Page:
What is LKP

CharityCommissionpicThe Leasehold Knowledge Partnership exists to protect ordinary leaseholders from being fleeced by landlords and their agents. They exploit the many opportunities offered by this flawed form of property tenure.

The LKP seeks to identify and accredit property managing agents who sign up to open accounting and straight dealing.

They charge a clear fee for property management – often on behalf of the residents’ own management companies – and do not pocket commissions offered by insurers, energy companies and assorted service providers.

In short, they don’t collude with others to overcharge the residents, which is particularly depressing to encounter with the elderly in retirement developments.

To be accredited, LKP managing agents must sign up to a 35-point accreditation process, and residents in the blocks they manage are selected at random to provide references.

LKP also provides an editorial service for leaseholders.

Leasehold is a murky little corner of residential property, but with 1.8 million leaseholders and £3 billion a year spent on service charges there is huge scope for unsuspecting homeowners to be ripped off.

Redress is complicated and expensive and, if you lose, all the freehold landlord’s legal expenses – barristers are now routinely used in LVTs – can be reclaimed in the service, or ‘administrative’ charges.

The trade bodies involved in property management have been well aware of abuses in leasehold management for years. They all have codes of practice that are feeble and discretionary, and that have well attested loopholes.

Following numerous leasehold scandals they now parrot “transparency” and demand regulation.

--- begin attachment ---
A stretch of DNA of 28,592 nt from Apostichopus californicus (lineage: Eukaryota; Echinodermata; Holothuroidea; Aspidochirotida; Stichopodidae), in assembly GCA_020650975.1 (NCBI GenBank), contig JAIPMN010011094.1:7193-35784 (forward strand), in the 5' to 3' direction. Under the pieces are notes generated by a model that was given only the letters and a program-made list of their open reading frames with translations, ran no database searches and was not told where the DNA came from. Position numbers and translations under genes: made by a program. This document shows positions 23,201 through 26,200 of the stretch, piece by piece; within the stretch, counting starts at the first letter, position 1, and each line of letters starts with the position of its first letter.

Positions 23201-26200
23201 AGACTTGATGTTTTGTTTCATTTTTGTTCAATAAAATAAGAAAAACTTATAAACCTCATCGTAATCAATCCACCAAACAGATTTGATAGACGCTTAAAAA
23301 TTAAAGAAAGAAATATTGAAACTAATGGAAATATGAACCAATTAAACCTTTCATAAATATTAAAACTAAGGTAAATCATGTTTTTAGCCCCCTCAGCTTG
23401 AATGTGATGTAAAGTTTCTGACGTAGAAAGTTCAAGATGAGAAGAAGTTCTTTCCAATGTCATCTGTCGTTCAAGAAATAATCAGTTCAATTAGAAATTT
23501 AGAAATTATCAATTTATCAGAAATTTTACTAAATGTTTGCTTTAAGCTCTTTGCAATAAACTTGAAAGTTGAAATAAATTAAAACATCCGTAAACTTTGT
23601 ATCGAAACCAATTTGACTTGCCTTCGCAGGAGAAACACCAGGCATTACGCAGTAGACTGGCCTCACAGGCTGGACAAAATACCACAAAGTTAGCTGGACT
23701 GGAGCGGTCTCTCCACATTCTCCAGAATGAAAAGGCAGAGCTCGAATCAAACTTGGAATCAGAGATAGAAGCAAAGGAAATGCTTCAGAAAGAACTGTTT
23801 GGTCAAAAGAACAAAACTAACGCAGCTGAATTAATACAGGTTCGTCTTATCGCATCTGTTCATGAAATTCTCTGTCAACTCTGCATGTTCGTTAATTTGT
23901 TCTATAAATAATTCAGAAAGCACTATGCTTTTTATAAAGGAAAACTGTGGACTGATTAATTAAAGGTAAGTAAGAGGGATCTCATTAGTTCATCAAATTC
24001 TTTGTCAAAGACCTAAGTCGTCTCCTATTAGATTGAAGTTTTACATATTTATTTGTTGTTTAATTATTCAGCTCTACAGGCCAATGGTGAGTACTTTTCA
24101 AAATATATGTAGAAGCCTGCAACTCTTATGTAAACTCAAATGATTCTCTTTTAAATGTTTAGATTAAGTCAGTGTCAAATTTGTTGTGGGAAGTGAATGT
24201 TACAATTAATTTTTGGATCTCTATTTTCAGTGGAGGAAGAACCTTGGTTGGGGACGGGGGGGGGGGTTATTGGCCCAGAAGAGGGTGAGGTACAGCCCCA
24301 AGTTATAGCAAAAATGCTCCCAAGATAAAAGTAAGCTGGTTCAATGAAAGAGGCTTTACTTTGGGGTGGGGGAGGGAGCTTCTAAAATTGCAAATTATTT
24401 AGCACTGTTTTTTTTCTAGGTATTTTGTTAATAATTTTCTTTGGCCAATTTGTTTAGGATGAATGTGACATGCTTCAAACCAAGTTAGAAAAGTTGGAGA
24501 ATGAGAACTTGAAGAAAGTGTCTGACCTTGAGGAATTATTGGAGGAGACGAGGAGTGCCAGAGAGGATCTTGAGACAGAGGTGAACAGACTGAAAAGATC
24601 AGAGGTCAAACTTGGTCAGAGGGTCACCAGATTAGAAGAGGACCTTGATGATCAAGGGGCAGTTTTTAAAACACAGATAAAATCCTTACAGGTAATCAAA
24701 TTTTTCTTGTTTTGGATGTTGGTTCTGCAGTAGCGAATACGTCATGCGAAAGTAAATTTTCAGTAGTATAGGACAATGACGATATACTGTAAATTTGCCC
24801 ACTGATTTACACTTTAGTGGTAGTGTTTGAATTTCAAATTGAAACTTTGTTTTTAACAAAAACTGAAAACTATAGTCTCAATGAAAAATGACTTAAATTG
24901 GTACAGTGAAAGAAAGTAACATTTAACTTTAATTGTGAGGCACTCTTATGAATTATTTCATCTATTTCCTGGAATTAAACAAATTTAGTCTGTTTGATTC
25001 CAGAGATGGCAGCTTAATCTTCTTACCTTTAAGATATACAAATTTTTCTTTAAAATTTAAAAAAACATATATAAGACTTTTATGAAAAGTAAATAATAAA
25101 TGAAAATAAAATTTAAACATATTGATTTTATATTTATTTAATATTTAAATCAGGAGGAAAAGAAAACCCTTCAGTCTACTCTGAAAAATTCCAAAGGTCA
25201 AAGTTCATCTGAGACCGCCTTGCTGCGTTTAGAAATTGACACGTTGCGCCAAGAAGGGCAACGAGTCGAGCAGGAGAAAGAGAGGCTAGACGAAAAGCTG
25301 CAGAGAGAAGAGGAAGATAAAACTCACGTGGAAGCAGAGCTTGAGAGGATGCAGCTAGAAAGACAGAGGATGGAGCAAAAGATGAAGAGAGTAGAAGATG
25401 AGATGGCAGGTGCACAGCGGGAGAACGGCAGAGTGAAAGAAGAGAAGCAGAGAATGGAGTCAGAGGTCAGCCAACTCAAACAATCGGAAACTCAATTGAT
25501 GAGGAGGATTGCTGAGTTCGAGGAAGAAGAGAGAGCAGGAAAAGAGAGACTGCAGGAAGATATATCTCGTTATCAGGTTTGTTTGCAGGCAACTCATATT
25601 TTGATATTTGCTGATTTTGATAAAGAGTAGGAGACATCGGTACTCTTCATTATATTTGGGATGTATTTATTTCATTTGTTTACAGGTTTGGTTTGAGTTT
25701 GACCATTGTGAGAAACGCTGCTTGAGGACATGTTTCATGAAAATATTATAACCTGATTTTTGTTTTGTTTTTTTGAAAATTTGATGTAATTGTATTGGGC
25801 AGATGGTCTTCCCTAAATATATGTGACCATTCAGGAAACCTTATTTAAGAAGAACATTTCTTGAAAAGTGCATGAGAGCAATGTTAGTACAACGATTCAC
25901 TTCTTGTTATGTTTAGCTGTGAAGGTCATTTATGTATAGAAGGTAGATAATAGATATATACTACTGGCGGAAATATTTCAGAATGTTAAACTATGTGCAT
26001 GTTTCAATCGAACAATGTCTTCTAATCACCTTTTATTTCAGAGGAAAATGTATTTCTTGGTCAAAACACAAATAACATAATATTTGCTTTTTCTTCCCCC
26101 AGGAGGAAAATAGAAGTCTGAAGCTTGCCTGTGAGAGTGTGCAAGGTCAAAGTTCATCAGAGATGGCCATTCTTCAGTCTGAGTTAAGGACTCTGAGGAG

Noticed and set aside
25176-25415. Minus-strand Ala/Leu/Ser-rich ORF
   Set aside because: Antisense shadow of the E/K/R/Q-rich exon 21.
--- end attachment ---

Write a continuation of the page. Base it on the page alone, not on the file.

LKP is also lobbying for legislative change in leasehold, particularly to regulate managing agents who control vast sums of money without any supervision.

Of course, the ideal solution to leasehold is to stop building any more of it, and instead to build commonhold – which is what applies in the rest of the world, outside England and Wales.

There is a mass of information on this site and we hope it is useful.

We welcome inquiries from ordinary leaseholders and have a network of supporters and sympathisers who have dealt with everything from £500,000 LVT bust-ups, to contested Right To Manage applications.

Sebastian O’Kelly
Leasehold Knowledge Partnership
07808 328230



  1. m.tyler says

    We have gone RTM 2 years ago. We then chose a new Managing agent. We are not happy with them. Peverel would like to be our replcement Managing agent, still under RTM. What do you advise?

  2. says

    For anyone to Consider Peverel Management as the Managing Agent, illustrates to me that they have really not made any enquiries of the Management Company et al. Wake Up! Ask of any bona fide Estate Agent and they should tell you that Peverel are the Kiss of Death on any Property on a Managed Estate. They, that is Peverel, are only after your Money, and the idea that retirement to one of their managed estates is ideal, just forget it, they are only after your hard earned brass and nothing else! Private Sheltered Housing? I wish I HAD never heard of it! BE WARNED!

  3. Michael Epstein says

    Ernest Hartland,
    How very negative of you! As the temperature reaches 32C (89F in old money) how without Peverel could i purchase a Dimplex Quantum Heater at quite so much more than i could purchase independently?
    Without Peverel, think how boring customer open days would become?
    Imagine such an open day, and not having the need to ask about service charge funds, electricity rebates, poor work, unnecessary work,use of connected companies, irregular valuations, insurance commissions, Premium Credit, cheque frauds, refusal to take standing orders, the number of lost developments and the amount of refunds they have been ordered to give and of course the price fixing?

  4. Anna says

    Putting it like that, they don’t sound so bad after all, keeping things interesting I mean.

  5. Brian says

    Hello. I’ve been told that Peverel have changed and improved since the change of ownership last year. Do people agree or disagree?